Prototyping Three to Four Times Faster with Formlabs Draft Resin

Draft Resin

It’s incredible to think that just twenty years ago, 3D printing high-quality models on a machine the size of a paper printer was unheard of. The first stereolithography 3D printer, a brute of a model made by 3D Systems in 1987, stood at over 5ft tall. It was effective, but the technology wasn’t widely adopted.

Today, this has all changed. Desktop 3D printers are now considered a genuinely useful – and in some cases essential – manufacturing tool.

Formlabs, the company behind the brilliant Form series of SLA 3D printers, has been one of the key players behind this shift in stance, particularly among manufacturers and designers in areas of production where quality matters most.

Their technology with the Form 2 (released 2015, discontinued 2019) utilised an optimised version of stereolithography capable of producing models of greater complexity and intricacy than FFF with similar print speeds. It was a runaway success, becoming the fastest-selling 3D printer Formlabs made.

Form 3

Further improvements, of course, have since been realised again. The current crop of Formlabs printers (Form 3, Form 3L, Form 3B) utilises an advanced version of stereolithography called Low Force Stereolithography.

Low Force Stereolithography (LFS) is a massive upgrade over regular stereolithography because it boosts reliability, repeatability and print quality. Inverted SLA, as with the Form 2 and other SLA printers, creates heavy peel forces that affect the print as it separates from the surface of the tank. So, LFS has a flexible resin tank that bows gradually as the part is lowered to reduce the pressure on parts.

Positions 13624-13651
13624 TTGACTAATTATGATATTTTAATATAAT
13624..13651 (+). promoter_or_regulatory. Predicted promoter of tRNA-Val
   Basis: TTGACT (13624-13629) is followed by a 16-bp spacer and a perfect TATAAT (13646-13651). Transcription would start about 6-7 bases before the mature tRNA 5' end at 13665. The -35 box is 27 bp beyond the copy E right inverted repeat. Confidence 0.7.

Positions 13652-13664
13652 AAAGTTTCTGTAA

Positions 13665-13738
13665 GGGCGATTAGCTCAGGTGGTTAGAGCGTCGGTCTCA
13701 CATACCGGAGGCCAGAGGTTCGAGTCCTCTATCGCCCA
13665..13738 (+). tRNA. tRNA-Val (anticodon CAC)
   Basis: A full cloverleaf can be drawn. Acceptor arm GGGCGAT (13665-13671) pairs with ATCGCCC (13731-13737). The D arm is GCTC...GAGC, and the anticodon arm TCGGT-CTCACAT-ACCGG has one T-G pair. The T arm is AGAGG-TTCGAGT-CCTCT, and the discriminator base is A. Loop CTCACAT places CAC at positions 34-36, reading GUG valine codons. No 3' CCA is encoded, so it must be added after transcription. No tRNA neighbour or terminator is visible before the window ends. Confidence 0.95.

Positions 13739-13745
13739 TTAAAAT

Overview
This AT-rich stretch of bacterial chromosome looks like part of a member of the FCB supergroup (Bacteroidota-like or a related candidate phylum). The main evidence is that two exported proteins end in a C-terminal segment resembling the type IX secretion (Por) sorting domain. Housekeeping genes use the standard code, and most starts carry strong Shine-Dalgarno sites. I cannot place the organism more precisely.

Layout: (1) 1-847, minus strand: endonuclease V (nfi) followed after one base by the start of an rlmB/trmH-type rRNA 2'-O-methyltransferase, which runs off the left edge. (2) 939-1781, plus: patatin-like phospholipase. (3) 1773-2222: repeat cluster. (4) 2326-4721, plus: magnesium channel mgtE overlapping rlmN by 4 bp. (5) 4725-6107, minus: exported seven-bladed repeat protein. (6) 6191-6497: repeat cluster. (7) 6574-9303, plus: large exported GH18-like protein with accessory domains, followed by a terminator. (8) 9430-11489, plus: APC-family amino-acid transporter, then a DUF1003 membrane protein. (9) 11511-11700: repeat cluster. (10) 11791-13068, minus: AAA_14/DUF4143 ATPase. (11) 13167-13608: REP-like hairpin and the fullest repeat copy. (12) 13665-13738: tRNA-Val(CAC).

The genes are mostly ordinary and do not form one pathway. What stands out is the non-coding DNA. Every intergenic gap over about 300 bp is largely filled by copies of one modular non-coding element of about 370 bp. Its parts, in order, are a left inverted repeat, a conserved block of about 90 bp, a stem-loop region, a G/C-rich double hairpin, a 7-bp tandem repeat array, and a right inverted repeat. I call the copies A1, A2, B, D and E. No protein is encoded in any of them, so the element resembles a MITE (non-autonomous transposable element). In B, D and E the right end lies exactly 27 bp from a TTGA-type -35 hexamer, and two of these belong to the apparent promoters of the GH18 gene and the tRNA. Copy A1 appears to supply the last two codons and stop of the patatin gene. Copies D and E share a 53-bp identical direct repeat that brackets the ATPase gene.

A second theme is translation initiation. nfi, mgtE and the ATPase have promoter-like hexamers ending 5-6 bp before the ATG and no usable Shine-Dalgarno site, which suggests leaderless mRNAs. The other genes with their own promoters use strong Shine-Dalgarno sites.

This improves repeatability, accuracy and reliability.

But it isn’t just 3D printers where Formlabs has innovated — they have also innovated in areas of material research, bringing to market a series of exceptional resins.

Draft Resin is a prime example, with the ability to print large parts quickly and cycle through multiple drafts in one day.

To give you an example of its performance, Draft Resin can print parts 20% faster than FFF / FDM printers using PLA and a low-density infill, and 40% faster with solid infill. The resin is also 3 to 4 times faster than Formlabs’ Standard Resins.

TACK Architects

Ryan Hier and the TACK Architects team have experienced this first-hand by utilising Draft Resin in their workflow. With it, they are able to print models three to four times faster than with any other resin while maintaining high quality.

TACK draft resin

TACK Architects is an architectural firm based in Omaha specialising in creating unique creative spaces. Founded in 2011, their design philosophy centres around craft, tectonic expression and sustainability.

Like many other architectural firms, TACK started out making models by hand but quickly integrated 3D printing into their workflow to print high-quality architectural models that could be studied and iterated quickly. They used Standard Resin for this originally but made the switch to Draft Resin in 2019 to speed up their workflow.

“Not only is the print time reduced, but we can print directly on the build plate without loss of quality, significantly reducing post-processing time”, says Hier, “The printer has become a double-threat: we can print final quality models as well as quick-and-dirty study models.”